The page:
CONTAGION is well worth catching.

Contributor; Chicago, Illinois
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CONTAGION is well worth catching.

It's always interesting to watch the way audiences thwart marketers. Here is a movie that could not be less like Outbreak (1994) if it had to be. Yet one person after another has turned to me after watching the trailer and exclaimed, "Oh... they remade Outbreak." I'd be amused except that Steven Soderbergh's tense and realistic film not only deserves to be better evaluated but, more importantly, should be seen by anyone interested in how the world functions as a global village where lack of cooperation between the parts is far more dangerous than the problems that threaten the whole. Even more vital is the manner in which the film diffuses fears of apocalypse by showcasing them in everyday, rather than melodramatic terms. This is the biggest difference between Contagion and other disease outbreak films. 

The plot is a virtual tour of the path disease outbreaks take and the puzzle they present to researchers, politicians and the average world citizen. Someone gets sick, dies. Soon others do. A pattern is recognized and government and medical agencies are involved. Politics then begins to complicate treatment options. In the case of true worldwide pandemic everything begins to break down. 

Soderbergh could be accused of a somewhat dispassionate approach. Yes we get close-ups of a grimacing, dying Gwyneth Paltrow but the way he cuts between meeting after meeting and a host of disparate characters may leave some viewers shell-shocked. That is of course the point. Contagion is a curious hybrid. On the one hand there's no doubt that Contagion is being marketed, and even has some slight ambitions as, a mainstream medico-thriller but Soderbergh refuses to sacrifice his real agenda to genre mechanics. Rather than depend on twists and turns for dramatic tension he has simply done what the disease would itself do; hit every strata of society, ignore class lines and showcase the mundane, even maudlin response of people and governments to the inevitable effects.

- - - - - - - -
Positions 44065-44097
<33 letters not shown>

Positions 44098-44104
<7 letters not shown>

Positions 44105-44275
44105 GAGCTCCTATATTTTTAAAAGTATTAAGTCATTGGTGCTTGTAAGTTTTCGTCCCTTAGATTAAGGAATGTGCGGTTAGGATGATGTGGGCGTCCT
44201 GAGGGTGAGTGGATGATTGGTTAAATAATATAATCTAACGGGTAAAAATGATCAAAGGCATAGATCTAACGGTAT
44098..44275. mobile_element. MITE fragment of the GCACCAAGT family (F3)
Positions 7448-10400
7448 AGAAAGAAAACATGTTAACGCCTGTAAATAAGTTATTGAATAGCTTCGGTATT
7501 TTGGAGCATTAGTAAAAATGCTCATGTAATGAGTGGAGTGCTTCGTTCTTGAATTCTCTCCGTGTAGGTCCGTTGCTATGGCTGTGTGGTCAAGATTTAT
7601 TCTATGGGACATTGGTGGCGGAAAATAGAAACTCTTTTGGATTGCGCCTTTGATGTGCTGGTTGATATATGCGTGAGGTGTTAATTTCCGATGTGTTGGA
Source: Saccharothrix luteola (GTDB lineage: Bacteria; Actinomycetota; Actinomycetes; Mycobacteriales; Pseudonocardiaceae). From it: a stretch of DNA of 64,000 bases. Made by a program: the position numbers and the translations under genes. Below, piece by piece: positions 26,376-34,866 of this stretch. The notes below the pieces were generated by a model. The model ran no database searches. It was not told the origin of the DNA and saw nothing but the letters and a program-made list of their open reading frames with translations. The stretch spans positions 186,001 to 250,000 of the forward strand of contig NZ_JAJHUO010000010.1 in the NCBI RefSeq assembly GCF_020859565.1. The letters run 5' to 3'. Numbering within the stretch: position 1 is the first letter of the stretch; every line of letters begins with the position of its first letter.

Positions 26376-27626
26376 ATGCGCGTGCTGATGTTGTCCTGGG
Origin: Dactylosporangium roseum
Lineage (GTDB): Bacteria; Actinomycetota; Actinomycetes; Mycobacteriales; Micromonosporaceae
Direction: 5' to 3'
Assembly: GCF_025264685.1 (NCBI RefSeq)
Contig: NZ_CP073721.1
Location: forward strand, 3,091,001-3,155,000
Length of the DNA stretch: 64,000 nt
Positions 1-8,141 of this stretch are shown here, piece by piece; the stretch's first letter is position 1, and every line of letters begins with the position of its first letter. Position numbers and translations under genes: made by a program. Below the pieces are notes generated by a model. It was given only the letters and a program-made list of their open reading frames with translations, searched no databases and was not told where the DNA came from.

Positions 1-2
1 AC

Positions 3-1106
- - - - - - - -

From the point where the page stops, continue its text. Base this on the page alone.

Contagion should work powerfully for any viewer who understands that the true measure of how catastrophic an event like this would be is likely to be tallied in simple decisions individuals make about when and where their own humanity will break down. We see people who even in their sickness reach out to comfort others and many many others whose paranoia swallows them whole. Always in the offing seems to be the potential for something awful to happen. Yet this is not a film of explosions and car chases but of quiet desperation, weighing of right and wrong, emotional and psychological crossroads in moments of crisis. 

Performances are understated throughout and barely need any praise. These are average people caught up in an extraordinary situation and one of the primary points that Soderbergh and screenwriter Scott Z. Burns are making is simply that this is what will happen someday. There will be no background music to tell us how to feel. No last minute institutional miracles. Yet they make that point using cinema as a tool to communicate rather than inspire emotionally. It's a risky move but they also go out of heir way to showcase hope. We are part of history, in larger near-sighted human terms that is all we are. If we are to hope, then we must hope in the face of certain death, of the dust that settles over everyone eventually. At times this film seems like a toned down seventies science fiction horror film ala The Andromeda Strain (1971) or Phase IV (1974) but that has more to do with how genuinely smart Contagion is rather than how scary. 

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